After more than 40 years without a bishop, Bishop Molina began the reconstruction of the church under many adversities, including the opposition of the government. Nevertheless, progress was made and relationships were established with churches in the Anglican Communion in Ireland, England, the United States of America, Wales, South Africa, and the Philippines, as well as with the Old Catholic Churches of Europe. Bishop Molina passed away in 1966 and in the same year the Revd Ramón Taibo was elected the third bishop of the church. He was consecrated in 1967.
With the death of General Franco in 1975, Spain entered a period of transition from dictatorship to democracy and the non-Roman churches could begin to think of more than mere survival and start to evangelize.
In October 1980, the Spanish Episcopal Reformed Church was fully integrated into the Anglican Communion, placed under the metropolitan jurisdiction of the Archbishop of Canterbury. The ceremony was presided by Bishop Ross Hook, personal representative of the Archbishop of Canterbury. The Revd Arturo Sánchez Galán was elected bishop coadjutor in 1979 and was consecrated in October 1981 by Bishop Ramón Taibo, with Bishop Robert C. Witcher of Long Island and Bishop Leonardo Romero of Mexico. In 1983, upon Bishop Tiabo’s retirement, Bishop Sánchez was installed as the fourth bishop of the Spanish Episcopal Reformed Church by Bishop David Leake, Primate of the Southern Cone (South America), personal representative of the Archbishop of Canterbury.
The Spanish Constitution of 1978 legally recognized the existence of non-Roman Churches and granted them full liberty to perform their mission. Together with the Portuguese Church, a Partners in Mission consultation was held to help the church to adjust to the new situation of liberty and to full integration into the Anglican Communion.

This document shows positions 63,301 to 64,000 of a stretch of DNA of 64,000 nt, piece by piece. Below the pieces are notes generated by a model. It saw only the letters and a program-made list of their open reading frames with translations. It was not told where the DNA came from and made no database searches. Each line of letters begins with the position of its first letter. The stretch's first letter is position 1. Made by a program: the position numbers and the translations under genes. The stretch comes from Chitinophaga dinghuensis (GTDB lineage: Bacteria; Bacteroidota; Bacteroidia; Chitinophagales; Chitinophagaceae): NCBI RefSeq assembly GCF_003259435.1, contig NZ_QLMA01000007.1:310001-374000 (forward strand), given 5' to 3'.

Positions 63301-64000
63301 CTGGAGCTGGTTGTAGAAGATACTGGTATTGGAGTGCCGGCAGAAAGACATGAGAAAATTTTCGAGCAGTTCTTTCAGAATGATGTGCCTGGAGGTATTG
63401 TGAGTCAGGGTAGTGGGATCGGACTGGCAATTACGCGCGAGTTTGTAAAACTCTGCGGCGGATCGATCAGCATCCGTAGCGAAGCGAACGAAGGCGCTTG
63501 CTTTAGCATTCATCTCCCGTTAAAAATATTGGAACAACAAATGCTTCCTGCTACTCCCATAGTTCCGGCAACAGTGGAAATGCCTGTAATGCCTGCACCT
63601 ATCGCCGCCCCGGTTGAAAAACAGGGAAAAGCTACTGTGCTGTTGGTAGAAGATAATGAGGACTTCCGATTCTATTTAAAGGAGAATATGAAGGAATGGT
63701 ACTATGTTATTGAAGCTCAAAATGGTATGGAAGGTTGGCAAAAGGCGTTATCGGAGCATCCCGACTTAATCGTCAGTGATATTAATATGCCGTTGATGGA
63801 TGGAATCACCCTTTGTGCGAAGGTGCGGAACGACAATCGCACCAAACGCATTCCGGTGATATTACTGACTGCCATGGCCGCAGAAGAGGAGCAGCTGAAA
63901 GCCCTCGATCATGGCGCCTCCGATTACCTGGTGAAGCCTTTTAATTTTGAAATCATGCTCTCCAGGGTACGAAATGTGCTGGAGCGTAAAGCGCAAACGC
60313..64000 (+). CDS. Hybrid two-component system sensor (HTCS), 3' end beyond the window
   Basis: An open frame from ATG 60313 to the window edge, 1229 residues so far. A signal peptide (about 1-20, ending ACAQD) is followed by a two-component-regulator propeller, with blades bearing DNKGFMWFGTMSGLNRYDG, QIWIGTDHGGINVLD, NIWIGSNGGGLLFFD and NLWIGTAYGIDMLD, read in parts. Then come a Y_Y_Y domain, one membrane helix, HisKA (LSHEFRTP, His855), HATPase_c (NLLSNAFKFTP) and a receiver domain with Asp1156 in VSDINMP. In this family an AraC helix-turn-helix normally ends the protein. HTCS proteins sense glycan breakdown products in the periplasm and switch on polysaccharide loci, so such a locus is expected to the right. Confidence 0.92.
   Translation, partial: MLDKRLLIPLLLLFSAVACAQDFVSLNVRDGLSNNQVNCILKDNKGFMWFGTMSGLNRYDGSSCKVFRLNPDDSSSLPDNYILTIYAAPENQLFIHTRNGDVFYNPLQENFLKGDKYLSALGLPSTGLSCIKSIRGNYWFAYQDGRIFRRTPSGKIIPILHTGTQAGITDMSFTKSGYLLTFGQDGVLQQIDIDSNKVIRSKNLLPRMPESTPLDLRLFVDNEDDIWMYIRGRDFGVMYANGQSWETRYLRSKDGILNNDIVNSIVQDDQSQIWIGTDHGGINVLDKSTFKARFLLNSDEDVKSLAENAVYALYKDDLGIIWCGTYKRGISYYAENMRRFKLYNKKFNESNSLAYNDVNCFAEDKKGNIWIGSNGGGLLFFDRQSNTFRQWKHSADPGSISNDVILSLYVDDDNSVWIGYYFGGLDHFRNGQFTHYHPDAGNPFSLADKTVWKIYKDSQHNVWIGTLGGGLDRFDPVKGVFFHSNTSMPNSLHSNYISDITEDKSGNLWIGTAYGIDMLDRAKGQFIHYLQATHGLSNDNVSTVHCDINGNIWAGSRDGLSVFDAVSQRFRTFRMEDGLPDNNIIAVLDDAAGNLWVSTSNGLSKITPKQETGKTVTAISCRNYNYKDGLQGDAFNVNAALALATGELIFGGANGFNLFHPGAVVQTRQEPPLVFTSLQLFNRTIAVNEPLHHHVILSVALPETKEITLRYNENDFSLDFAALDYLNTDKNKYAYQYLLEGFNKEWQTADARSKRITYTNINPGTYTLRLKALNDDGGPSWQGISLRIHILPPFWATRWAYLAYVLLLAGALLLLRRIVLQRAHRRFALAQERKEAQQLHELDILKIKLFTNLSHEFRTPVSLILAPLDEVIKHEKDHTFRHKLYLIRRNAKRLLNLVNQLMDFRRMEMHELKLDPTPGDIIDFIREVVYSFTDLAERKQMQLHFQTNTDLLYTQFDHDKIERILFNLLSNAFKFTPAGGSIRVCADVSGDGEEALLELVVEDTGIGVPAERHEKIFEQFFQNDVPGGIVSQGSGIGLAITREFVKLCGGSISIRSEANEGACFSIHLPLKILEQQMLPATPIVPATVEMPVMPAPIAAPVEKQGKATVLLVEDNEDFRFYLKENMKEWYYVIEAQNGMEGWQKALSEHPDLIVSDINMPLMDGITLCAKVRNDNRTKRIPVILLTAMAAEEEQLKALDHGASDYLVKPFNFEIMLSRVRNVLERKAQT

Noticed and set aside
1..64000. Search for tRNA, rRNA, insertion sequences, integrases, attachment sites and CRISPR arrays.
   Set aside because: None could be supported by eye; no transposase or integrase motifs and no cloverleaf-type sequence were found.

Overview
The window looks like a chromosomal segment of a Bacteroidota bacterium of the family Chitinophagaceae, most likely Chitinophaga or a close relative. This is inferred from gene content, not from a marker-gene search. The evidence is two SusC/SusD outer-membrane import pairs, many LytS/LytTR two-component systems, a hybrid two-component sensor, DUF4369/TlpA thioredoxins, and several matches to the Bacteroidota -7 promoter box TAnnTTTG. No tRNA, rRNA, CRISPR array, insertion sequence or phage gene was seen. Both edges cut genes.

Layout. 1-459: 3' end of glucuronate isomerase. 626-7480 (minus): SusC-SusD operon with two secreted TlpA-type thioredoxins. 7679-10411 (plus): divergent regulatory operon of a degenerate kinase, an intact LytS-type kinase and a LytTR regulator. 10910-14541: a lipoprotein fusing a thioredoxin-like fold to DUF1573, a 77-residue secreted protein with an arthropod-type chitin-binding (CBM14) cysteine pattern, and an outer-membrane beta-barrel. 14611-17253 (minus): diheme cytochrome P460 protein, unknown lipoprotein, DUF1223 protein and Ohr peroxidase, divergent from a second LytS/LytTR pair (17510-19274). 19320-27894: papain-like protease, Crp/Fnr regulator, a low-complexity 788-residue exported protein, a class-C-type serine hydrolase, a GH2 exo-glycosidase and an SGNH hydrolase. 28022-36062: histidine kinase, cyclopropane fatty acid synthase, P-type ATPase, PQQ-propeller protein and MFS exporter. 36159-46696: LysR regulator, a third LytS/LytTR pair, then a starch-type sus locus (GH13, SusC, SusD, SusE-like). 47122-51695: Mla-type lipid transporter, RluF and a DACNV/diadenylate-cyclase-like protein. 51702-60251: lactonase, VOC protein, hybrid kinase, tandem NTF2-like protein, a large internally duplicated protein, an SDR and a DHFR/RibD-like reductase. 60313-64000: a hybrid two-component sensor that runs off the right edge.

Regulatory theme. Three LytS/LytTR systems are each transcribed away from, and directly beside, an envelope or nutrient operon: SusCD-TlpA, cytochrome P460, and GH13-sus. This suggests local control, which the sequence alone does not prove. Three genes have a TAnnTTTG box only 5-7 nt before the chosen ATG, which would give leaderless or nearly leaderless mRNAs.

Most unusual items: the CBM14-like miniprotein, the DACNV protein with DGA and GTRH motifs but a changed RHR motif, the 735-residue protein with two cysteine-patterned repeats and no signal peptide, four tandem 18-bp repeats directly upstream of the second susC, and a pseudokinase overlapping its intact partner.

The Spanish Episcopal Reformed Church is evangelizing, planting new missions, and participating in the ecumenical activities being developed around the country.
At present, the Spanish Church has 22 licensed priests in the Diocese. There are 20 congregations divided into three areas, each under the direction of an Archdeacon: Area 1 – Cataluña and Baleares, Area 2 – Andalucía and Canarias, and Area 3 – Central and Northern Spain. The Church also has an ecumenical centre in Sevilla and a camp centre in Alcoceber (Mediterranean coast).
The Spanish Episcopal Reformed Church is a member of the World Council of Churches and the Conference of European Churches.
To learn more about the Episcopal Church in Spain, visit https://www.anglicanos.es
Bishop Carlos shares highlights from the history of the Anglican Church in Spain
History of the Episcopal Church / Bishop Carlos Lopez, Bishop of the Spanish Episcopal Church